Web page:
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Youth Empowerment Program


Applications

To apply, fill out the application, write an essay and include a letter of recommendation from a teacher or community member. For more information, contact Lisa Trujillo at 505-272-3362 or at yep@salud.unm.edu.

The Youth Empowerment Program provides teens the basics on pursuing a career in health care in a yearlong after-school session and three-day summer intensives with pros from UNM Health.

After-School Health Careers

The Youth Empowerment Program (YEP), which is open to high-schoolers 15 to 18 years old, is free and open to students who maintain at least a 2.5 GPA. In addition, Albuquerque Public Schools students who complete the program can earn a half-credit toward graduation.

From learning about human anatomy and how to check vital signs, to earning certification in CPR and first aid, you’ll learn skills that can help you with your future studies, as well as in your everyday life. As part of YEP, students are also required to complete 36 hours of community volunteerism.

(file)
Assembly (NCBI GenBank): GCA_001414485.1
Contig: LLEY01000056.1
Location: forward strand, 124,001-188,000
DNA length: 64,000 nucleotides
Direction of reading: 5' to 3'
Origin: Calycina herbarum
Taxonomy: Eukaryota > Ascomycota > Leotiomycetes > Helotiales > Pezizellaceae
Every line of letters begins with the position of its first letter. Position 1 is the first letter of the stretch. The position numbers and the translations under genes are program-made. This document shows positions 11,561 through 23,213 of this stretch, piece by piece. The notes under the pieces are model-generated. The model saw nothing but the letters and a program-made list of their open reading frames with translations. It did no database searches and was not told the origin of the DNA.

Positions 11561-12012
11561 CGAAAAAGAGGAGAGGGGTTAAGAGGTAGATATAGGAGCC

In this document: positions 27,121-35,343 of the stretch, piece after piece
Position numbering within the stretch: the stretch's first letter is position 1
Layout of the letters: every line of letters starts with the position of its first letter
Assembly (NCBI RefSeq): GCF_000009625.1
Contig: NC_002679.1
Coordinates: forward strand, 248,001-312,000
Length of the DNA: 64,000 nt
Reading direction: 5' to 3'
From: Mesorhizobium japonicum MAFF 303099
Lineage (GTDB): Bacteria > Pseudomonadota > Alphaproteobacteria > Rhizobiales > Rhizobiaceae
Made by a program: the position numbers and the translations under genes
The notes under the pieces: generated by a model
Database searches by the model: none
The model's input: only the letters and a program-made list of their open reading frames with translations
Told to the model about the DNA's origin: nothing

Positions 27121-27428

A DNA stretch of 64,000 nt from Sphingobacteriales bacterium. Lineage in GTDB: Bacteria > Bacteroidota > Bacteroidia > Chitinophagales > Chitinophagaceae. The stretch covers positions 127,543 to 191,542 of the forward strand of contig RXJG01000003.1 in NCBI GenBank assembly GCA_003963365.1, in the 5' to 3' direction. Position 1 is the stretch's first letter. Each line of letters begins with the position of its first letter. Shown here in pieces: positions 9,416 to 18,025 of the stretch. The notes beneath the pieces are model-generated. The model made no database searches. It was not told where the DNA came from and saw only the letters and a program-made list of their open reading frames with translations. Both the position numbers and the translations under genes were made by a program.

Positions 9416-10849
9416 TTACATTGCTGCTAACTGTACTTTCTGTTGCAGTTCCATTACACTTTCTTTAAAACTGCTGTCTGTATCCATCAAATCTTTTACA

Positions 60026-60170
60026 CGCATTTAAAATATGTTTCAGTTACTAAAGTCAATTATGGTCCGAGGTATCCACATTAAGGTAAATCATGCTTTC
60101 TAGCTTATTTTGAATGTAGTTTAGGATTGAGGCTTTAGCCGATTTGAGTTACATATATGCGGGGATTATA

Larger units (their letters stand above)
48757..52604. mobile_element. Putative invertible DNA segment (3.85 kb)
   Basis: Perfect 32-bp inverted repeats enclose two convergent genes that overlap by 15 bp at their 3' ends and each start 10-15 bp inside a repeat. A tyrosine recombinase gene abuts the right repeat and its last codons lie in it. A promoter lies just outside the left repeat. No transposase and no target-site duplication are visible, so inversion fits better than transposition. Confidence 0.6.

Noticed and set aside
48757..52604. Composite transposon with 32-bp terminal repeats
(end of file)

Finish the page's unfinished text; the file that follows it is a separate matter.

The program runs from September through April, and students meet on the first and third Tuesdays of each month from 4-6 p.m. Students and/or their families are responsible for transportation.

Summer Intensives

Each three-day program is designed to give 15- to 18-year-old students an idea of the kind of path and work it takes to become a health care professional such as a pediatrician or a surgeon. Each intensive includes health care simulations, hands-on experiences and discussions with professionals.

This summer, UNM Health will hold the following intensives:

  • Surgery on July 25-27, 2017, from 9 a.m.-3 p.m.
    Students will have an opportunity to learn about anatomy, physiology, general surgery skills such as suturing, and much more. Several discussions on health issues will be part of the program covering topics such as nutrition, chronic health conditions, health prevention, labor and delivery and more.
  • Pediatrics on Aug. 1-3, 2017, from 9 a.m.-3 p.m.
    Students interested in finding out what it’s like to work as a health care provider for children have a chance to learn from professionals who work in the field every day. You’ll learn about the special skills and knowledge needed to care for babies and children, and you’ll learn about the roles of nurses, doctors and other health care providers. Students will take care of a “baby” called a Ready or Not Tot during the intensive. They also will learn about reproductive health, anatomy, physiology and more.
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